Blaming “Thugocracy”

france-riot.jpg

France’s response to a recent riot in the hood…

President Nicolas Sarkozy rejected the notion Thursday that a recent bout of rioting was part of a wider social crisis, blaming instead a “thugocracy” in France’s housing projects.

The conservative leader vowed to give law enforcement improved technology to fight urban disturbances like ones that shook the troubled suburbs north of Paris earlier this week.

Vast deployments of riot police succeeded in restoring calm to the area following two nights of violent clashes between rampaging local youth and police officers.

The unrest has drawn comparisons to riots that raged through poor suburbs nationwide for three weeks in 2005, and it shows that anger still simmers in poor housing projects where many Arabs, blacks and other minorities live, often isolated from mainstream society.

Sarkozy made it clear he would not throw money at the problem, saying he favored harsher penalties for the troublemakers.

“The response to the rioters is not more money at the taxpayers’ expense, but the arrest of rioters,” Sarkozy told a meeting of some 2,000 police officers. He insisted the unrest had “nothing to do with a social crisis. That has everything to do with the thugocracy.” [Source: Time]

It seems like Sarkozy could use a clue. Shotguns being used on the police by rioters, deep distrust of the law, the second such major riot in two years… And this doesn’t represent a “social crisis?” “Crisis”, maybe not–it is a relative term, but you’ve got one serious problem that is most definitely social in nature. “Thugocracy” or not, arresting rioters, while absolutely necessary, is extremely short-sighted and naive as a solution to this problem. With that plan, expect to hear of another one of these riots within the next couple of years.

How about this idea for getting the ball rolling towards addressing the problem beyond arrests: begin collecting information so that the racial and class divides fueling these problems can at least be assessed.

In the name of equality, France has so idealized the melting pot that it has made its minorities invisible–on paper at least. The country does not compile statistics on the foreign-born or their French-born children. France, a nation of 60 million people, has the largest Muslim community in western Europe but does not know how many Muslims live here. The number is estimated at about 5 million though some experts disagree.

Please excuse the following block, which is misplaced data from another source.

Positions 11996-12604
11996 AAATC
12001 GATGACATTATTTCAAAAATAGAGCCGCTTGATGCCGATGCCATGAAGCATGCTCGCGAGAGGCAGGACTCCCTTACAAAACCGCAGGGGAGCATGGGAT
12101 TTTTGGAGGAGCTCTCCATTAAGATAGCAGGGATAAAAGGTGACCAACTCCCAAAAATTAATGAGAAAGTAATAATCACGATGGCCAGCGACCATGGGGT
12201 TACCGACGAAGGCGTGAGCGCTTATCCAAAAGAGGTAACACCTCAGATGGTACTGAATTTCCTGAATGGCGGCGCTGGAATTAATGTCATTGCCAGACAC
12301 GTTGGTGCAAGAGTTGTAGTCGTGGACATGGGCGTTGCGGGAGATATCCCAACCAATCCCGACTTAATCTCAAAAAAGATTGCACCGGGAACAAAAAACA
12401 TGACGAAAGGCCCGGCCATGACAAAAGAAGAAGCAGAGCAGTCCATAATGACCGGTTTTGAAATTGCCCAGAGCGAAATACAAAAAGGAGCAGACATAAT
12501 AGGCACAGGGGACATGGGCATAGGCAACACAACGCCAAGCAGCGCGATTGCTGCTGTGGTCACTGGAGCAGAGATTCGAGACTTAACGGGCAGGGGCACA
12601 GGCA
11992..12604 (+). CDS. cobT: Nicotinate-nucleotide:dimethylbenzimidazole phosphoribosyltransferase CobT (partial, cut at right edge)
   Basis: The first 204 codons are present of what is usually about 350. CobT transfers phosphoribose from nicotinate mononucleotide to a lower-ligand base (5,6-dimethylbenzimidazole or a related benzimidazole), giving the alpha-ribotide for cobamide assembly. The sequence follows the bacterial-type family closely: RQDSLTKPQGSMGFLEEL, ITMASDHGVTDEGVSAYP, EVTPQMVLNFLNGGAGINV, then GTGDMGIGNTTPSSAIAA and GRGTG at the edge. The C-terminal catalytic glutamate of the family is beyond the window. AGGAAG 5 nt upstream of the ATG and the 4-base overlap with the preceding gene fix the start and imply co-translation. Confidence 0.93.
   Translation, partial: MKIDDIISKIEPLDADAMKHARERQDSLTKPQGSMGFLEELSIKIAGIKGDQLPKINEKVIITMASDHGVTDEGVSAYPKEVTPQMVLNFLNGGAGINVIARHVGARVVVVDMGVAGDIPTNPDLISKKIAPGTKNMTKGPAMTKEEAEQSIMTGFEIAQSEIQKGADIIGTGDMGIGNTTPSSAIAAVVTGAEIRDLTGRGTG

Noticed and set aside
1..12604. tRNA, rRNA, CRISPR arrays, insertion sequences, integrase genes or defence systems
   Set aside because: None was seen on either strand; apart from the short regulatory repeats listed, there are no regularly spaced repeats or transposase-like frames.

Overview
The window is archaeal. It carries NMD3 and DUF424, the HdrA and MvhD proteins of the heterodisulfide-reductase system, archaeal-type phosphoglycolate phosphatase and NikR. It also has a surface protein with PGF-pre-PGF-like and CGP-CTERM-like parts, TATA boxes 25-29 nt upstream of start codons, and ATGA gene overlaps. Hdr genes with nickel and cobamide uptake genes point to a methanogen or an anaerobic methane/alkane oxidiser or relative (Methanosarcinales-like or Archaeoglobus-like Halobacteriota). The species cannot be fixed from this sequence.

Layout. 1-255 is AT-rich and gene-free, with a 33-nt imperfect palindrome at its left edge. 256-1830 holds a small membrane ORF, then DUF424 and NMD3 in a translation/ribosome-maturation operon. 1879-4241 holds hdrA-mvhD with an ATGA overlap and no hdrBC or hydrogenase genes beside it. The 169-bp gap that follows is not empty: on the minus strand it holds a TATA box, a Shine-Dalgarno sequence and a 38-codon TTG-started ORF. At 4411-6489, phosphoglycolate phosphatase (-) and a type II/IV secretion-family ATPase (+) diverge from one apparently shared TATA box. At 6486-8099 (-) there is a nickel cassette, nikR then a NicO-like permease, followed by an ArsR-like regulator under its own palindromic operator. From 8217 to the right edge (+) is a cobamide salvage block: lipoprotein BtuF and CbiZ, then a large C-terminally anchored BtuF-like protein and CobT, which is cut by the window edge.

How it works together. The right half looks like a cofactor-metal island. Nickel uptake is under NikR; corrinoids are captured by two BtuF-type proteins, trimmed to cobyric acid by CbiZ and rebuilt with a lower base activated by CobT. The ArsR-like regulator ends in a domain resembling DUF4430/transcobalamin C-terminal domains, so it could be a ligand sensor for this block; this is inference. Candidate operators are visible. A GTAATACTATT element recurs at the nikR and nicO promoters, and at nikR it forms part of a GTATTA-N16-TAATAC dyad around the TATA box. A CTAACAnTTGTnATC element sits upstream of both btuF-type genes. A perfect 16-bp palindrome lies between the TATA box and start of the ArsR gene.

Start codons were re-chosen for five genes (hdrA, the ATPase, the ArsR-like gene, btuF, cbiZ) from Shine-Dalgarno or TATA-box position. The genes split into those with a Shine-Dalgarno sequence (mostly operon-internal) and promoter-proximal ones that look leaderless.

Critics argue that being officially colorblind has limited France’s ability to recognize and treat the difficulties its minorities face–sometimes because of their color. Immigrants and their French-born children often complain that it is harder for them than whites to get work, job interviews, housing, even entrance to nightclubs. [Souce: AP]

Don’t get it twisted–turning a blind eye to racial problems and being colorblind are two very different things.

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2 Responses to “Blaming “Thugocracy””


  1. 1 Darren December 5, 2007 at 5:31 am

    France has had problems integrating minorities dating back to it’s colonial past. Despite being officially egalitarian, it has suffered the results of occupation and faulty immigration policies. Immigrants have long suffered discrimination and been ostracized from France’s Catholic, white majority. Most notably, Algerians who were granted citizenship after the Algerian War had great difficulty integrating and many left to return to Algeria.

    Compounding the problem is that France’s labor laws prevent able-bodied young people from all backgrounds from being gainfully employed. French companies are reluctant to bring on new hires since it is very difficult to fire them. In 2004, only 69% of the French population between the ages of 15 and 64 had a job; France has about a 9% unemployment rate. Minorities are especially vulnerable because of double impact of discrimination. While being “officially colorblind”, the French government has failed to stimulate an economy that would provide gainful employment, nor has it implemented satisfactory anti-discrimination laws.

    Sarkozy was elected partially because of his conservative views. “Thugocracy” is simply spin to divert attention from the fact that the French government has neglected its minorities and the employment situation. His initative to reform the labor laws may be a step towards alleviating the high unemployment, however stating that riots had nothing to do with the social situation is simply wrong.

  2. 2 Mike December 5, 2007 at 1:20 pm

    Thanks for the stats Darren. Wow, “In 2004, only 69% of the French population between the ages of 15 and 64 had a job; France has about a 9% unemployment rate.less than 70% of French had jobs.” Didn’t know that, but it does suggest they are dealing with some real social AND economic problems.


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